Federal leaders' French-language debate: 5 elements to watch for tonight

Tonight's French-language debate may not get the same attention outside Quebec as the previous debates, but it could still prove influential on the outcome of the election.

Debate will be the 1st to feature all 5 party leaders

The five main party leaders square off together for the first time tonight, in the third debate of the campaign and the first in French. (Reuters/Canadian Press)

Tonight's French-language debate may not get the same attention outside Quebec as the previous debates, but it could still prove influential on the outcome of the election.

"This debate matters, because if there's ever a shot at breaking the NDP stranglehold on Quebec voter love right now, this is it," said David McLaughlin, the former chief of staff to Brian Mulroney. "If the NDP loses ground in Quebec, then there's no way they can form a minority government."

The NDP continues to lead in the polls in the province, where it held 53 seats before the dissolution of Parliament, followed by the Liberals with seven, the Conservatives with five and the Bloc Québécois with two.

Here are five things to watch for in the debate, the first to feature all five party leaders:

1. Enter Gilles Duceppe

This will be the first time in the campaign the Bloc leader has participated in a leaders' debate, and with his party on political life-support, it could be his last chance to make a major splash in the province. With nothing to lose, and as the head of a party with only two members of Parliament, expect  Duceppe to come out swinging.

How to watch Thursday's debate

The French-language leaders' debate will be broadcast live and live streamed online 8 p.m. to 10 p.m. ET Thursday.

You can watch the debate in simultaneous English translation on CBC News Network and online at CBCNews.ca/Canada Votes beginning with a Power & Politics pre-debate special at 7 p.m. ET. The debate will be broadcast in French by Radio-Canada (check local listings) and live streamed online at ICI Radio-Canada.ca.

The debate is being produced by a partnership of Radio-Canada, La Presse, Télé-Québec, CBC News, CTV News and Global News, together with Facebook, Instagram, Twitter, Vine, Google, YouTube and CPAC.

2. The Mulcair/Duceppe show

And who exactly will Duceppe be swinging at? One would normally think the prime minister would be the focus of any kind of debate. But tonight, Conservative Leader Stephen Harper may just stand back, try to look prime ministerial, and watch the others attack the main target — NDP Leader Tom Mulcair.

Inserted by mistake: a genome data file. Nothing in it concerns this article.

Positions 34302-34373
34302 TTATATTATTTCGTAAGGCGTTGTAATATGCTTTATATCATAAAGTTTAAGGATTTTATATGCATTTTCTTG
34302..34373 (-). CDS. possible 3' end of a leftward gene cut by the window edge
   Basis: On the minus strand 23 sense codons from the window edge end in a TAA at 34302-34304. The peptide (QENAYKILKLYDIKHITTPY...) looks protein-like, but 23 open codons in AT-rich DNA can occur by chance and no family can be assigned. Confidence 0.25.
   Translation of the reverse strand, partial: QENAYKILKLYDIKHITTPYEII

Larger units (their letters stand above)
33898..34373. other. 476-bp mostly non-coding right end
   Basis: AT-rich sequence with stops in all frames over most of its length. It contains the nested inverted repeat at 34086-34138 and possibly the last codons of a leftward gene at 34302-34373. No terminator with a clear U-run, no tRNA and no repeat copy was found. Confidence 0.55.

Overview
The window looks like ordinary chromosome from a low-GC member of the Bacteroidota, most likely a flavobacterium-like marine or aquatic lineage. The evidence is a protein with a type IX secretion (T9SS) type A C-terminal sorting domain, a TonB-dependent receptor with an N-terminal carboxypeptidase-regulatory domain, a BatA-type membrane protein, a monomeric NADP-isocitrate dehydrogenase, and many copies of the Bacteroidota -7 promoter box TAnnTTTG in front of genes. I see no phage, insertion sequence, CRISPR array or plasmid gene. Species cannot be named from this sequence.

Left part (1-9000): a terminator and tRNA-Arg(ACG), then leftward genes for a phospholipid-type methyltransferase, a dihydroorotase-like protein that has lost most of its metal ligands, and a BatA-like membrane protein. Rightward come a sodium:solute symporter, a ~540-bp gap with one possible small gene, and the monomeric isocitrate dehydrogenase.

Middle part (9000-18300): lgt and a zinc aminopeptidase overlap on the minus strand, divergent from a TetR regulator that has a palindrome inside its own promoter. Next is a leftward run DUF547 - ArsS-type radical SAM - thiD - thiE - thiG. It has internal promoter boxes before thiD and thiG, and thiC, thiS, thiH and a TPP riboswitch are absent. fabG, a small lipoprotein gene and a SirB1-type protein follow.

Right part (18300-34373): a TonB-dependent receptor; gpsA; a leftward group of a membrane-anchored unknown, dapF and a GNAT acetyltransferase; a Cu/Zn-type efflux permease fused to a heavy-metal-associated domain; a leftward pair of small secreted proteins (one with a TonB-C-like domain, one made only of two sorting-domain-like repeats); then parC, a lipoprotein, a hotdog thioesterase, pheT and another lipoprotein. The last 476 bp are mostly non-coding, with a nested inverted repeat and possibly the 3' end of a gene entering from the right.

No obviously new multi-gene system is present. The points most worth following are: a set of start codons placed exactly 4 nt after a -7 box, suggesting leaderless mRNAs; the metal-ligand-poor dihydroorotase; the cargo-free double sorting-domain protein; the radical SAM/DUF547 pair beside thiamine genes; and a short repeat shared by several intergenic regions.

Liberal Leader Justin Trudeau will try to get in his shots, said Christian Bourque, executive vice-president of Léger Marketing. "I think the Mulcair/Duceppe duel will be the main feature of the debate."

All the leaders will take turns aiming shots at Mulcair, but expect Duceppe to be the most aggressive, challenging Mulcair on a number of issues including the niqab, daycare and pipelines.

3. Speaking of the niqab

It's one of those hot-button wedge issues — whether a woman should have the right to wear a niqab while taking the oath of citizenship —  but it's still unclear what influence it will have on voting decisions. Still, Duceppe has come out strongly against it, saying he'd be in favour of invoking the notwithstanding clause in the Charter of Rights and Freedoms to ban the wearing of a niqab during the oath.

"Why Gilles Duceppe will want to use that against Tom Mulcair in [tonight's] debate is basically because it makes the NDP look to be in contradiction with what the Bloc would say is the will of Quebecers," said Bourque.

In a speech in Montreal on Wednesday, the day before the debate, Mulcair clarified his stand, saying he supports the current requirement that women show their faces at some point in the citizenship process but that they should not be forced to remove a face covering while taking the oath of citizenship.

"If you are Tom Mulcair, you want this not to be the main focus of the debate. So by giving out what his position is, and clearly stating what his position is … he'll be able to say, 'I've said it clearly, here's how I feel about it, I've said it yesterday, there's no more to add."

4. Energy East pipeline

The proposed 4,600-kilometre pipeline would carry 1.1-million barrels a day of oilsands crude from Western Canada to refineries in Quebec and New Brunswick. But it's become a controversial issue in the province, with concerns that the pipeline carries ecological risks. It was talked about briefly in the first debate, where Trudeau accused Mulcair of flip-flopping, while Harper accused Trudeau of the same.

This time, Duceppe, who opposes the plan, gets to weigh in, and he will likely focus on Mulcair, accusing him of supporting the pipeline when speaking to the West, but opposing it when in Quebec. Mulcair has said the pipeline should not be approved without a thorough and credible environmental evaluation, but that the notion of bringing oil from West to East could "accomplish a lot of positive things."

5. Policy plugs

As with the last debates, expect all leaders to plug policies they think would play well for a Quebec audience. For example, Trudeau may talk about scrapping the plan to buy F-35 fighter jets and his announcement this week to boost spending for the arts. Harper might remind viewers that his government would make Quebec's Collège Militaire Royal de Saint-Jean a degree-granting military university. Meanwhile, Mulcair will boast that his national daycare plan is patterned after Quebec's.

With files from The Canadian Press


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